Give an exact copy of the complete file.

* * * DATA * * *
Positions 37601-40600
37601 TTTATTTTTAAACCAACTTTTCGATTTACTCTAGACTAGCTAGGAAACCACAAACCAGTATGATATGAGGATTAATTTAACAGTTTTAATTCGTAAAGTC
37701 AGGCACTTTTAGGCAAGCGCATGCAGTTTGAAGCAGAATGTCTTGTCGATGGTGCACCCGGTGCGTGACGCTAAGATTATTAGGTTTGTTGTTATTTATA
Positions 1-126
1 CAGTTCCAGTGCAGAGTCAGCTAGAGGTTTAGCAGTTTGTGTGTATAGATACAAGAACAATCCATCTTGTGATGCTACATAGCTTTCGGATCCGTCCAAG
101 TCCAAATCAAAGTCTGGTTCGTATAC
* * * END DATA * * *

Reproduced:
Positions 37601-40600
37601 TTTATTTTTAAACCAACTTTTCGATTTACTCTAGACTAGCTAGGAAACCACAAACCAGTATGATATGAGGATTAATTTAACAGTTTTAATTCGTAAAGTC
37701 AGGCACTTTTAGGCAAGCGCATGCAGTTTGAAGCAGAATGTCTTGTCGATGGTGCACCCGGTGCGTGACGCTAAGATTATTAGGTTTGTTGTTATTTATA
Positions 1-126
1 CAGTTCCAGTGCAGAGTCAGCTAGAGGTTTAGCAGTTTGTGTGTATAGATACAAGAACAATCCATCTTGTGATGCTACATAGCTTTCGGATCCGTCCAAG
101 TCCAAATCAAAGTCTGGTTCGTATAC